Third, though wind was not bad at all, 10mph in a favorable direction, it screwed up what I wanted to see. When Rocky Ford is calm or just with a light breeze, I can really observe what trout are doing. I'd say I can speculate their faces and feelings!! (This is one of why some people consider here as technical.) I expected to see how they respond to my small midge patterns in the water. I don't this can be refered as "sight-fishing" as in bonefish or tarpon that I hear, but surely I am seeing what's going on. But winds caused continuous waves, which made tough for me to locate fish even at my usual spots. I tandem-rigged either two of scud/worm/midge with a Thingamabobber. It's a usual method so I could expect to catch fish but not quite fun to me. I thought about swinging midge soft-hackles by using waves but I did not see any adults in the air during morning.

Those two vocal anglers were actually catching some. I could easily see they were casting leeches blindly by their action and, of course, conversation. I know it works here and can be the first choise especially in this condition. But how boring it is to cast leeches blindly and strip-strip in stillwater. I am not being a poor loser. I like my worm and bobber better at here.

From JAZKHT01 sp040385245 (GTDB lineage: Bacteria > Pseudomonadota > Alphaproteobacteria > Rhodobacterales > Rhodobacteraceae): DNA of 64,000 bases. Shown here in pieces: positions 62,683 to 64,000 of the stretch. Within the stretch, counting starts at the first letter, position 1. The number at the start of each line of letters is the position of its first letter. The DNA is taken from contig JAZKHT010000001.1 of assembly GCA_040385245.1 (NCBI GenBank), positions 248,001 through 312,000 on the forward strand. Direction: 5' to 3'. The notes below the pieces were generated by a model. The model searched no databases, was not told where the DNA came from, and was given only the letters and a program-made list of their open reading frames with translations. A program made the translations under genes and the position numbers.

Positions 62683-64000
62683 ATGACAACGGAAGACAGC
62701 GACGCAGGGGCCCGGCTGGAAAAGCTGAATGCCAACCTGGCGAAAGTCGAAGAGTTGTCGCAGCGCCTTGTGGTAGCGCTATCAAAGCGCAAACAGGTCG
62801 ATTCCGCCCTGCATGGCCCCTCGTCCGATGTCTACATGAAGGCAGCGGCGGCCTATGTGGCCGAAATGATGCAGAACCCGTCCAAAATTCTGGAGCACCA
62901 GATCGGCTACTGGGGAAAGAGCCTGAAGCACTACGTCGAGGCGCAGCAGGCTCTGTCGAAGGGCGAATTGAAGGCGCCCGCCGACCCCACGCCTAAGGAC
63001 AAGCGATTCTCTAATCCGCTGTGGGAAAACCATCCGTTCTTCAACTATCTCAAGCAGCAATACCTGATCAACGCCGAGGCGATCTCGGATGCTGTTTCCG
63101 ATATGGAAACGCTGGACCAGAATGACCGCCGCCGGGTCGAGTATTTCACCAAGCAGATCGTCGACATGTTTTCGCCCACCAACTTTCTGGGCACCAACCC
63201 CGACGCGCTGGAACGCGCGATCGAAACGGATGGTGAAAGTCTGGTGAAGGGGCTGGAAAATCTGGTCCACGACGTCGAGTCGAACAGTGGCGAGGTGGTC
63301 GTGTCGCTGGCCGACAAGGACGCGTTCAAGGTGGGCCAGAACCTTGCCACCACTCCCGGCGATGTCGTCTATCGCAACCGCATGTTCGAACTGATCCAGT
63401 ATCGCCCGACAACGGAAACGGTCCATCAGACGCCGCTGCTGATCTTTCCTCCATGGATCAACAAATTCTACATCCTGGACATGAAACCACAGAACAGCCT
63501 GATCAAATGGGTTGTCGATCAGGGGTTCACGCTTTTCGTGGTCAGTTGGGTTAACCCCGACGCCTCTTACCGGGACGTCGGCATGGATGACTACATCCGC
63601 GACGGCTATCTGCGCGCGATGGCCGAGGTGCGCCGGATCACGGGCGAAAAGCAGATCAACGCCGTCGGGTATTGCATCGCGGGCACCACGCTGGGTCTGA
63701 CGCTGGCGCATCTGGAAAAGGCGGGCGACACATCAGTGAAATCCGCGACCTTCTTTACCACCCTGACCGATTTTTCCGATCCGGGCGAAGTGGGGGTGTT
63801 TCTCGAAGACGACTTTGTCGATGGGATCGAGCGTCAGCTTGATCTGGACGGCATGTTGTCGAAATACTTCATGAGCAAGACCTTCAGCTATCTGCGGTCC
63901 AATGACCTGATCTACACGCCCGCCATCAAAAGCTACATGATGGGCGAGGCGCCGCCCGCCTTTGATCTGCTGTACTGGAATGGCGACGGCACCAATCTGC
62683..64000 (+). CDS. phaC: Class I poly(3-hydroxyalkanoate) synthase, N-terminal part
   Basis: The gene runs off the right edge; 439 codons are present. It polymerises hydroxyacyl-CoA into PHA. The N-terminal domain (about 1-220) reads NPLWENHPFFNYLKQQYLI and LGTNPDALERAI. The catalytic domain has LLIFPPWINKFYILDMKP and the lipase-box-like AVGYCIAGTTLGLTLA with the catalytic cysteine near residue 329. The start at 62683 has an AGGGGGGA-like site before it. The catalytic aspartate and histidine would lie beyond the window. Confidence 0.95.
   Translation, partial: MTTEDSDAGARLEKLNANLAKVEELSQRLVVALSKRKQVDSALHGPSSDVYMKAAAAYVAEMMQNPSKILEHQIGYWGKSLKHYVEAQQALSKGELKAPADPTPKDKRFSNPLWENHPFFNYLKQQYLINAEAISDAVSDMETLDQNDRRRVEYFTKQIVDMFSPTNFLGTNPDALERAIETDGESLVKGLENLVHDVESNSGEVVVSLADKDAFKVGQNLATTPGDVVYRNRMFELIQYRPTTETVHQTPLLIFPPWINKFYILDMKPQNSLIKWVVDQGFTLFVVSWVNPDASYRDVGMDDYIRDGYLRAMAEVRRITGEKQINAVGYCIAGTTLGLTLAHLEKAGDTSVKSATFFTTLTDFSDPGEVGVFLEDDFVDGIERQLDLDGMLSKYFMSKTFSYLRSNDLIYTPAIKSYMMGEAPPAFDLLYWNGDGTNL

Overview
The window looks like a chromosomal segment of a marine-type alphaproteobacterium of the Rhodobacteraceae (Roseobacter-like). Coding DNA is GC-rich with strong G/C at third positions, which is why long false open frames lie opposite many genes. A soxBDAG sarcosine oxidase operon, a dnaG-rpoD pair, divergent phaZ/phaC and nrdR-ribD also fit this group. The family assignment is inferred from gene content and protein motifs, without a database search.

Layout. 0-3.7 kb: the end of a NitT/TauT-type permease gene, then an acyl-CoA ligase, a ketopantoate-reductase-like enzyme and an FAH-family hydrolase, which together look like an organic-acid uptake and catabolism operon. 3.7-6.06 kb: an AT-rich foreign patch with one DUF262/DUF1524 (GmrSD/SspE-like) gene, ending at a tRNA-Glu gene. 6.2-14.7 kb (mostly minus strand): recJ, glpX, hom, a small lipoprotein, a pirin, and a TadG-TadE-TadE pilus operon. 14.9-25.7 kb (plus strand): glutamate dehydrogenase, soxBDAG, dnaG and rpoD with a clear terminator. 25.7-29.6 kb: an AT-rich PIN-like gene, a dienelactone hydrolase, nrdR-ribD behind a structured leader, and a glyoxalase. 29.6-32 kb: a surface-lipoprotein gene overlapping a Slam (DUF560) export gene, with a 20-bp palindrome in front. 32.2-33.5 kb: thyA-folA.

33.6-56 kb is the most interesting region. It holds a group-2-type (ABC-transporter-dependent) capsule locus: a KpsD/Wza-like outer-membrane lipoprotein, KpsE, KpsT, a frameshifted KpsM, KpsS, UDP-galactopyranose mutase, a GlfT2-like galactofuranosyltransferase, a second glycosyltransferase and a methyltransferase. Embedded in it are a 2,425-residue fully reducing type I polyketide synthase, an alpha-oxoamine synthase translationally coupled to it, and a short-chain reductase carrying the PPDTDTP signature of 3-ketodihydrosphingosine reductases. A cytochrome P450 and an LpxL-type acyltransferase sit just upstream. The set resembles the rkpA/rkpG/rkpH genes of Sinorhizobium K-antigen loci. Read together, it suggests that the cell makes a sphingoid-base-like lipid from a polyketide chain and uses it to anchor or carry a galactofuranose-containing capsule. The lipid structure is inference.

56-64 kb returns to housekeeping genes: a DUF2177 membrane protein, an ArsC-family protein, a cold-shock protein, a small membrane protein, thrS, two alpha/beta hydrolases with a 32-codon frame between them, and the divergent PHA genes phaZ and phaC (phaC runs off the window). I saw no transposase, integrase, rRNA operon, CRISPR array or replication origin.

Since both action and my mental were slow, I changed my tactics or more like experimented another idea in my mind. Last time, I saw crawfish here in Rocky Ford. I observed a mama and a boy were playing in shallow. I was thinking this could be interesting to try because I knew the right-on-the-spot strategy. The fly will be Twin Tail Madonna in crawfish orange (deer-hair and rabbit strip). This is one of my recent ties.

I saw trout got really crazy and chased around in two different spot though they really didn't get to bite. This type of fly usually either scares off trout or gets eaten. That was actually fun enough. But then again, I used this with my floating line. I did not switch a spool with Kelly Galloup's full-sink line in order to fish harder and more effectively with this kind of streamer. I felt why bother to clean up one more line when fishing was predictable....... This really explains my mental status. Further worse, I don't even regret or nothing.......just numb.

Morning was like this all through. Now I moved up to the upper reach. Finally as I expected, midges were hatching. And winds were getting weaker. This upper end is probably the only one spot to swing soft-hackles among hatches without winds and waves.